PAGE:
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Brentford manager Frank raves over Brenden Aaronson


Brenden Aaronson and Leeds United may have ended up on the losing end in Saturday’s English Premier League showdown with Brentford, but the American playmaker caught the eye of Bees manager Thomas Frank following his performance.

Aaronson logged 90 minutes for Jesse Marsch’s side in a 5-2 road loss, continuing what has been a fast involvement in the Lilywhites’ squad since his arrival this summer. The former Red Bull Salzburg and Philadelphia Union midfielder has gelled right into Leeds United’s plans, starting in all six league matches to date, scoring one goal and adding one assist.

Frank was disappointed that his Brentford squad conceded twice at home, but praised Aaronson’s impact in the Leeds squad since his move from Austria.

“I think they’re really good,” said Frank postmatch. “With a narrow front four combining and tricky players, good players. Aaronson – what a player, what a player, that’s a top buy for Leeds. So I think we defended that a little bit bad, but also credit to Leeds.”

Aaronson won seven of 14 duels from his No. 10 position, while also drawing a match-high three fouls, and creating two chances in his outing. After playing under Marsch during his first season in Austria, Aaronson has continued to grow as a player, and has fit right into the plans at Elland Road.

Leeds United suffered their second league loss of the campaign, falling to ninth place in the table, but still sit among the impressive starters in the new season overall. Aaronson’s presence in the squad will be crucial to Leeds United’s fight to avoid any relegation worries this season, especially after making several key signings this summer.

Up next for Aaronson and Leeds is a home clash with rivals Nottingham Forest on September 12 before a trip to Manchester United to close out September’s short schedule.


  1. Ok so 2 months from WC we’re going to change our formation. If Tyler is our best defensive player why are we scheming to protect him? He took a terrible angle and left the entire middle open for a counter goal Saturday in a 4-2-3-1 so maybe we should instead encourage Tyler to not make bad plays? A lot of how we use Brenden will depend on Weah, Reyna, and Robinson injuries. This summer we used BA as an 8 with Weah outside him and Cannon as a stay at home RB. If you don’t have Weah or Reyna to play RW then you need Aaronson there, which is where he played for Leeds the first two weeks and was also very dangerous.

    • I hear you but I do disagree…to me, as a coach, passing patterns are less important than getting your best players in their best positions where they can most influence the game. All International soccer is a bit of a pick-up game, and you’re never sure who’s going to be available…so you’ve gotta be able to shift personnel and tactics on the fly anyhow. And we still have some key weaknesses to address anyhow. We aren’t so good we can just stand pat.

      To me the biggest problem we have, we’ll still have if we don’t make the switch: our “MMA” midfield is really good at a lot of things, but we tend to have a lot of the ball but no killer pass through the middle, limited ability to work in tight spaces, and so we essentially become a flank team with Dest and Jedi running up the flanks…and sending in bad crosses to no one in particular, and we don’t have a dominant 9 to finish anything anyway. We flash a lot of stuff, we don’t score enough goals, and we particularly struggle against low blocks.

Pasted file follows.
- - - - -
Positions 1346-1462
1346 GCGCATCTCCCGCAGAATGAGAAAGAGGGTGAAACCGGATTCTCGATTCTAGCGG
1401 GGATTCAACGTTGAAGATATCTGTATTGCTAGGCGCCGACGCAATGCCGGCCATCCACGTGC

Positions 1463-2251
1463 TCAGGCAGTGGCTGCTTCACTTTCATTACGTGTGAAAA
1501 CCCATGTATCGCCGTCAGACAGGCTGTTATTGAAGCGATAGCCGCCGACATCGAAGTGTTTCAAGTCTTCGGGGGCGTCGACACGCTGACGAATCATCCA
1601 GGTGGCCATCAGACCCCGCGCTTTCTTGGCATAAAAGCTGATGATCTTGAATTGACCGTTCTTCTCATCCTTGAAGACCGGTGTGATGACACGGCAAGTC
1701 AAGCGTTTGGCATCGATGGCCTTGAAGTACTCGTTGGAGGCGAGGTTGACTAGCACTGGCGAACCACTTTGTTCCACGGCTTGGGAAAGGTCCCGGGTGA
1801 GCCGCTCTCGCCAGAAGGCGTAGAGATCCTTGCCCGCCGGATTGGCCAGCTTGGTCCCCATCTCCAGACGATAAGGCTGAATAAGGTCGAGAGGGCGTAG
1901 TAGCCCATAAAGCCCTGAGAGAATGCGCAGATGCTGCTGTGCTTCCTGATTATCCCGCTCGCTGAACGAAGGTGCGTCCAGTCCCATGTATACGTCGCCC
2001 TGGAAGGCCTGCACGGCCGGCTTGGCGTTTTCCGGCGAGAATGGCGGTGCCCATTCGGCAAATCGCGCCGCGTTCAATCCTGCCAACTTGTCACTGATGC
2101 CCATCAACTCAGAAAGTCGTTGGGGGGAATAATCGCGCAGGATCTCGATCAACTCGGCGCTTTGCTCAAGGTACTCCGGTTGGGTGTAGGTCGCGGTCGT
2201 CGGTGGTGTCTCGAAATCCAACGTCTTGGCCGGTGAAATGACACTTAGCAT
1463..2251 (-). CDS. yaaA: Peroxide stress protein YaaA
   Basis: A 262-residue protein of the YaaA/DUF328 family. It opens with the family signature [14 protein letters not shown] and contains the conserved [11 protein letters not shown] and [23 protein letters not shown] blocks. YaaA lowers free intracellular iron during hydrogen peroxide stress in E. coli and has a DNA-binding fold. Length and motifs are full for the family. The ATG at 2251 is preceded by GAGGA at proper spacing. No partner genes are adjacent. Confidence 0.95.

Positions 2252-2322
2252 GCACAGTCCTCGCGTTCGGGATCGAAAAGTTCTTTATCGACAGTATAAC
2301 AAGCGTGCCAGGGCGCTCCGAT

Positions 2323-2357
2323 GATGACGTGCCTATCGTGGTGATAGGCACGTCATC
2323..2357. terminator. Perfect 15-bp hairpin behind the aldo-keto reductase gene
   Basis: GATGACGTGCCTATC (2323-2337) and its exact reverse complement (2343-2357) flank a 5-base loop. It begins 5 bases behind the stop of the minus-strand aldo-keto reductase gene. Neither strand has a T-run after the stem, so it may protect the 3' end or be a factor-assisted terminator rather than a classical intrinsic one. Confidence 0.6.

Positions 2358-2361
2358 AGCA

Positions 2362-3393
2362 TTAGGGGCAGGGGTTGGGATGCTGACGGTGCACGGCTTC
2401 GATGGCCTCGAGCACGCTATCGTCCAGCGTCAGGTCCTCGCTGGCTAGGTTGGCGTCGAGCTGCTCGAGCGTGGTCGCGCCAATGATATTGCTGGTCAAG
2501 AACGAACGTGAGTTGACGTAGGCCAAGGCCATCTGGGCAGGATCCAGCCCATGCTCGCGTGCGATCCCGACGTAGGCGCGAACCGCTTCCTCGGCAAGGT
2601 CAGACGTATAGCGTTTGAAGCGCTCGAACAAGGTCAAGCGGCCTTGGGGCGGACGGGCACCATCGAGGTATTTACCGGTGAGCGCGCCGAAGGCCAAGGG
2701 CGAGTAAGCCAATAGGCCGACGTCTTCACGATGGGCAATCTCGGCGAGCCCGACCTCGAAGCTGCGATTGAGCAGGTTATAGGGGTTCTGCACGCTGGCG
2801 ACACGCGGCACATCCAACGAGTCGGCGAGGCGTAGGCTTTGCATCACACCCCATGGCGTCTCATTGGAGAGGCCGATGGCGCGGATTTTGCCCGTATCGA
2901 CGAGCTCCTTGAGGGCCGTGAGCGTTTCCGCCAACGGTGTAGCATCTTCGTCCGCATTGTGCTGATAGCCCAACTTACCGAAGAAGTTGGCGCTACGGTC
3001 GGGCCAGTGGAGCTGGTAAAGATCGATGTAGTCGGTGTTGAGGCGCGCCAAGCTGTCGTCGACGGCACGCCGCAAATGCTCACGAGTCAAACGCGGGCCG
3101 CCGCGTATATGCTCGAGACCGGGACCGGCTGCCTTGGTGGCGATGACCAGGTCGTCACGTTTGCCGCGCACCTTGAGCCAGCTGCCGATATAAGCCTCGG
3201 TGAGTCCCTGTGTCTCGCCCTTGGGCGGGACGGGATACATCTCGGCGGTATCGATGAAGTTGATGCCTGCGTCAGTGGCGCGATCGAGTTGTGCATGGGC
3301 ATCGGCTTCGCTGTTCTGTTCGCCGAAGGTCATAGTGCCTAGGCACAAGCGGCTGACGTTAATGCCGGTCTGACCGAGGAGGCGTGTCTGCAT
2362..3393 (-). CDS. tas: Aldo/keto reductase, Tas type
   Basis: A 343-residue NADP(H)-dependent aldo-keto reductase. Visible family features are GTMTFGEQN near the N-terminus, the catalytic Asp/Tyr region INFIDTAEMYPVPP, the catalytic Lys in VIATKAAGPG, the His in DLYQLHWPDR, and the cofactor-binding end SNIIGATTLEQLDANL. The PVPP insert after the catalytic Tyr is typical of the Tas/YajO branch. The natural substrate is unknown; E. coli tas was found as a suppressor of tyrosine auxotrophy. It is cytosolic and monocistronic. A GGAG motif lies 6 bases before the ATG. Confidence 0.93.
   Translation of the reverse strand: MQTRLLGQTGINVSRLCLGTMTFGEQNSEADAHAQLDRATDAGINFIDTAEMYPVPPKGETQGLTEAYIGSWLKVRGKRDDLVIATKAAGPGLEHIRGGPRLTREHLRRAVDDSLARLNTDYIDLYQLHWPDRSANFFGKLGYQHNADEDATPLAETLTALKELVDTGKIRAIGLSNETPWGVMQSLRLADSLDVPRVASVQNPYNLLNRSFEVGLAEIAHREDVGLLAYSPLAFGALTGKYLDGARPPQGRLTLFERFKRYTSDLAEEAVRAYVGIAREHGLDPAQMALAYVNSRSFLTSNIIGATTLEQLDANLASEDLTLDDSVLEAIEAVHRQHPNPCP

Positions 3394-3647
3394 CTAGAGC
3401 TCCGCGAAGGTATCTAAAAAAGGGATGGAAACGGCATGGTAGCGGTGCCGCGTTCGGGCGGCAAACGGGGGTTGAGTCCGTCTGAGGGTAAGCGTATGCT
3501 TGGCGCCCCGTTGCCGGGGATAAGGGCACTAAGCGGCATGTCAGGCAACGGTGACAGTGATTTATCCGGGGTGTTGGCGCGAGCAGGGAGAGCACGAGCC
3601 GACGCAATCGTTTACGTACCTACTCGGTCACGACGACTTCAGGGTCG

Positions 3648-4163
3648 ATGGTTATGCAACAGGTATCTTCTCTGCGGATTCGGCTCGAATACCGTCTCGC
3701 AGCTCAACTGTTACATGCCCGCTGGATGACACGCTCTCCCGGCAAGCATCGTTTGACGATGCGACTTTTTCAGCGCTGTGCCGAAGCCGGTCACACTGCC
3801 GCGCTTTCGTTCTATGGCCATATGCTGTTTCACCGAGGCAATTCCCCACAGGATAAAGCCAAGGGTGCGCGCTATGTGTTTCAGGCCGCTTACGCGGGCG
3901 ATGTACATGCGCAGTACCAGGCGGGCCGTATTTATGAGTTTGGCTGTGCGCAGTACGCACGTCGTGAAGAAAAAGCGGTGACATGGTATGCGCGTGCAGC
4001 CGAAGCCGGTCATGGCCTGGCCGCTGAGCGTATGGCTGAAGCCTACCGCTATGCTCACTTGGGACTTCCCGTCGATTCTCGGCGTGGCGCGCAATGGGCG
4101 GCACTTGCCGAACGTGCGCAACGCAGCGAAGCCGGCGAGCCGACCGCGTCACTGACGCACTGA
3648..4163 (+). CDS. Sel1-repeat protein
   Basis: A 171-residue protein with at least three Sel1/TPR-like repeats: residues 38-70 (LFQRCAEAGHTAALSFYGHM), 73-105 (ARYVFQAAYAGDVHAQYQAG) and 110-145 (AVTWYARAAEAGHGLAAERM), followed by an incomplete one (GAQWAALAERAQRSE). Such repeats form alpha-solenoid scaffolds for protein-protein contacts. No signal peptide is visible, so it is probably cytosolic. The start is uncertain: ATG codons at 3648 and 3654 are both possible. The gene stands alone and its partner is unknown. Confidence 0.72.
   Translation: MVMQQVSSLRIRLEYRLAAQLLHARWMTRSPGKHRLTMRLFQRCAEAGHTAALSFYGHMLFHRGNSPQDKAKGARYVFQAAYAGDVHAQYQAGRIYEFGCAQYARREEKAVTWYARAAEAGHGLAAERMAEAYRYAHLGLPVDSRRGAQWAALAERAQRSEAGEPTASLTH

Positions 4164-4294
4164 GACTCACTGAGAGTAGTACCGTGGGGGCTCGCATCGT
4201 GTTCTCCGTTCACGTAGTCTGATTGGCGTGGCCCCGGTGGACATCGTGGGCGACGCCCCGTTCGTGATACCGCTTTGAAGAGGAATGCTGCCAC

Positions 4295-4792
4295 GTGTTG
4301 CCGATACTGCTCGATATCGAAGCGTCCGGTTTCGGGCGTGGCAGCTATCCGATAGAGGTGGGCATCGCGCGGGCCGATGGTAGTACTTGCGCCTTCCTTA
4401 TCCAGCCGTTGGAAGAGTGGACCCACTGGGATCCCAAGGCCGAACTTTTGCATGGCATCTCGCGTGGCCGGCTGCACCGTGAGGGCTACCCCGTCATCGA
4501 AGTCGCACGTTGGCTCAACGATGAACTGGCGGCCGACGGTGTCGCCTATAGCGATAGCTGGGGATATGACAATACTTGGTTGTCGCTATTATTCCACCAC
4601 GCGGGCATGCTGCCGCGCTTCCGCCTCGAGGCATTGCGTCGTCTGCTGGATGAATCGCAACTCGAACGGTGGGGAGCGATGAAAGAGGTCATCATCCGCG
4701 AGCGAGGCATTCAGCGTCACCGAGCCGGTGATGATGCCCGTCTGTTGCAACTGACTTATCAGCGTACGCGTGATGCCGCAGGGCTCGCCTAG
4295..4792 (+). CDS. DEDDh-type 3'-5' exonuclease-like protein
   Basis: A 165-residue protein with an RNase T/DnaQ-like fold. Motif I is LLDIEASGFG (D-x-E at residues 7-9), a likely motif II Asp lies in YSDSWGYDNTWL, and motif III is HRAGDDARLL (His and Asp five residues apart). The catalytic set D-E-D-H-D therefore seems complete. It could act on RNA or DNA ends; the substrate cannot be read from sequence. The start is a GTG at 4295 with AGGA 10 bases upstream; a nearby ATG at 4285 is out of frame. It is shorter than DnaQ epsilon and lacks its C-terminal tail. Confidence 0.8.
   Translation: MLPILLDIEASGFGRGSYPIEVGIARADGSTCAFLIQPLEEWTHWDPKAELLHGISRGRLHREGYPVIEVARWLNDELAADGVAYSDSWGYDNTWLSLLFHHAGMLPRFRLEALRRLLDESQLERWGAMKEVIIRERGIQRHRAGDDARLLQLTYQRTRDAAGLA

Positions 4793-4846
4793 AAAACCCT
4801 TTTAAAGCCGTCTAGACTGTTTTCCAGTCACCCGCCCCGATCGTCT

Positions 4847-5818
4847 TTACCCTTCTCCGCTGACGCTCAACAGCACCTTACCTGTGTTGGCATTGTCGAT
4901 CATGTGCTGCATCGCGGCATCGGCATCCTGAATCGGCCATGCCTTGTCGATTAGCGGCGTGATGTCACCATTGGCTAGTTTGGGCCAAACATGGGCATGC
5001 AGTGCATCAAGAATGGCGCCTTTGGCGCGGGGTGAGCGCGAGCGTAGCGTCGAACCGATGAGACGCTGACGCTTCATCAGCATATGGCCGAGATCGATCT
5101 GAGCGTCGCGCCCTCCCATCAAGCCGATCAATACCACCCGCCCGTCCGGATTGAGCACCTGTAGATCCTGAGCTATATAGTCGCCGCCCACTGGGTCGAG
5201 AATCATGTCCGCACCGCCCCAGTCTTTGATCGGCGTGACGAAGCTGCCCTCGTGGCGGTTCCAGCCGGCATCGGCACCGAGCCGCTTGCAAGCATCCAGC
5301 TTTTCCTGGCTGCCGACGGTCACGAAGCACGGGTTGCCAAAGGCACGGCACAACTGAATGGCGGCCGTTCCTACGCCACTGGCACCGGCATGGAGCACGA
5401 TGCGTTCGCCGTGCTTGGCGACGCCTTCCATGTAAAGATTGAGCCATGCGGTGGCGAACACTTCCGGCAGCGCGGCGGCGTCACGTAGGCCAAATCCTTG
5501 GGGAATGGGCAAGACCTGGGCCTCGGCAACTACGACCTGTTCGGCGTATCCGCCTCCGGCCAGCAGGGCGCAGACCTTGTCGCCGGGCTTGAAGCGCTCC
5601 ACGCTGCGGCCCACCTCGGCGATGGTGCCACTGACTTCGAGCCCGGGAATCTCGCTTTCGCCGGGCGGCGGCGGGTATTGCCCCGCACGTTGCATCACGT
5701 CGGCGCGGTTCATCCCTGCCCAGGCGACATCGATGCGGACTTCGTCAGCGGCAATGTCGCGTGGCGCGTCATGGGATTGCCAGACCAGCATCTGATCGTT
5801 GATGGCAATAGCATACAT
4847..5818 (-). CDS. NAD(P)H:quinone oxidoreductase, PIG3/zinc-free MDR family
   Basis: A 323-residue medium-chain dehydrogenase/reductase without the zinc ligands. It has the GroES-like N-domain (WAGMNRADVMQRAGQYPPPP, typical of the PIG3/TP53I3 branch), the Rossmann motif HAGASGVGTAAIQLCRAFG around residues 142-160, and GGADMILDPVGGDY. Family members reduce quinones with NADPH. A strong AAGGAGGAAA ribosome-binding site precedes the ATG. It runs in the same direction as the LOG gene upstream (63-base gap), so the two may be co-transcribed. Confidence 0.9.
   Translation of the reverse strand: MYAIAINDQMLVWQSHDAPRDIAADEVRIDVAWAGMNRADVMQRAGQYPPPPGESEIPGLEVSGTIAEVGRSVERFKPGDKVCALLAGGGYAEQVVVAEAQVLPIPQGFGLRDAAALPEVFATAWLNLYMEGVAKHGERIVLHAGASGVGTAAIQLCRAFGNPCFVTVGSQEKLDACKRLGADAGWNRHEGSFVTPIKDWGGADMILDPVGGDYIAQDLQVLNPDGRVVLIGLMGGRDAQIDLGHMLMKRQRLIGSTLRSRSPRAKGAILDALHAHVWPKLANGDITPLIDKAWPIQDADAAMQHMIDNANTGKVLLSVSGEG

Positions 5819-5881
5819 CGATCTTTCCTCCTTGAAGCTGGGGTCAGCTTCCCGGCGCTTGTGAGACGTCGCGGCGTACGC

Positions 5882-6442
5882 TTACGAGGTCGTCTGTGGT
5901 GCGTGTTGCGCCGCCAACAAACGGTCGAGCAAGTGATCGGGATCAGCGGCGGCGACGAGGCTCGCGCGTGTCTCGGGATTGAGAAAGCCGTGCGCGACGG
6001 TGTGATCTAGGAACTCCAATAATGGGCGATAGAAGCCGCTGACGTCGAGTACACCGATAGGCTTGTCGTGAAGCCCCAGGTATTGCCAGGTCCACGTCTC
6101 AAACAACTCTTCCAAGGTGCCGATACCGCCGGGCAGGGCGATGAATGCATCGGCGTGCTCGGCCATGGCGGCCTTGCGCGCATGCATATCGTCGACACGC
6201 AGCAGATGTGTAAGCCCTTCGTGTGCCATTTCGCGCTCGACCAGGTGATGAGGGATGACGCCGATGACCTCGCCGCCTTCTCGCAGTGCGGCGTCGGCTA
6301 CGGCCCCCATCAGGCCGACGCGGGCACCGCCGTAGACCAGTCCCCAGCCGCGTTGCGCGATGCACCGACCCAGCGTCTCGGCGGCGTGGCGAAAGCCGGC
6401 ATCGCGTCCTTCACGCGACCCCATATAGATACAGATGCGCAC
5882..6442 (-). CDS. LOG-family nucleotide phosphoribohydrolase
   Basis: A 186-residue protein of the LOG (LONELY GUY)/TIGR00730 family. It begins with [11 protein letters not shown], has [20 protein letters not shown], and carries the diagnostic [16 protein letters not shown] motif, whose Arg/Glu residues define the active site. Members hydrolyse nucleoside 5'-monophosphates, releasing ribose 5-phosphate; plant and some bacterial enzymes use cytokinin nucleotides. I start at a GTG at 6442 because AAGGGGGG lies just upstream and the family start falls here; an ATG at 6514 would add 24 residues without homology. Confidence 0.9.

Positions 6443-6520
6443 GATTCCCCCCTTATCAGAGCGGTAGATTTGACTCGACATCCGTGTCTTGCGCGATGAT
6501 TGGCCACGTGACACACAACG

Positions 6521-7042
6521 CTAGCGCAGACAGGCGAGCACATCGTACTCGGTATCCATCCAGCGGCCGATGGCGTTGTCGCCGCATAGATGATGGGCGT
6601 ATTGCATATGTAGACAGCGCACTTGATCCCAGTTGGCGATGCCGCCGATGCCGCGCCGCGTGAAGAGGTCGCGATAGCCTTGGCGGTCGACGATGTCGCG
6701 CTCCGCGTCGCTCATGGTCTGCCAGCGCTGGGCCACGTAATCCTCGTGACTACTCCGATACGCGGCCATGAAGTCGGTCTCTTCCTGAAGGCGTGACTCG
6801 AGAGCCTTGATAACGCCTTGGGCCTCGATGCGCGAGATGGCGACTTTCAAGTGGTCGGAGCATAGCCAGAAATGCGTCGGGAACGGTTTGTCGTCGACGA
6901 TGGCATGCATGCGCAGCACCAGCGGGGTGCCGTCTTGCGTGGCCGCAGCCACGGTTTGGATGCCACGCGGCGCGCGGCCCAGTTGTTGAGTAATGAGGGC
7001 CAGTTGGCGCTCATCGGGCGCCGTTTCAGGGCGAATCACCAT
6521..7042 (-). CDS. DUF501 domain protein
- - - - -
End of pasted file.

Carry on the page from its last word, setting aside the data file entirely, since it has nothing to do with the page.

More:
Moving to a 4-2-3-1 with creative guys like Aaronson and Gio at the 10 fixes that, IMHO, and makes us a lot more dangerous and one-dimensional in the attack. If we keep doing what we’ve been doing, with our present limitations, I question if we’re even going to make it out of Group. I could easily see Wales putting a smash-and-grab job on us and winning 1-0 despite the fact that we had 60%+ possession. We lose or tie then against England that’s it, we’re out…after Game 2. It could be that fast for us despite our talent if we don’t get our attack unlocked.

  2. interesting comments from Frank considering this was Brendan’s least effective game to date on his new team imo. says a lot about what BA’s been doing.

    great post quozzel, you’ve not been alone re. BA (and scheming to our players’ strengths) but others are beginning to take note 😉
    also spot on re. Tyler in the double pivot, which is how Jesse is playing him with Roca.
    in the group stage ALL midfielders will need to be called on and so need to be ready to roll, to use the depth to attack opponents. GB’s got to match up the right groupings game to game imo; I expect, if healthy, Weston will run the 8 like he has in GBs double 8 with Yunus, but also with Brendan in there, etc.,
    Then, nothing too complicated nor to simple (Martinez’s Belgium) but some other look also, a changeup that plays to players’ strengths, like what you’re talking about…I hope we see something like that in these buildup games. that will also give opponents more to think about in preparation even if GB never goes to it.

    injuries and availability may decide much for GB so the more possibilities the merrier.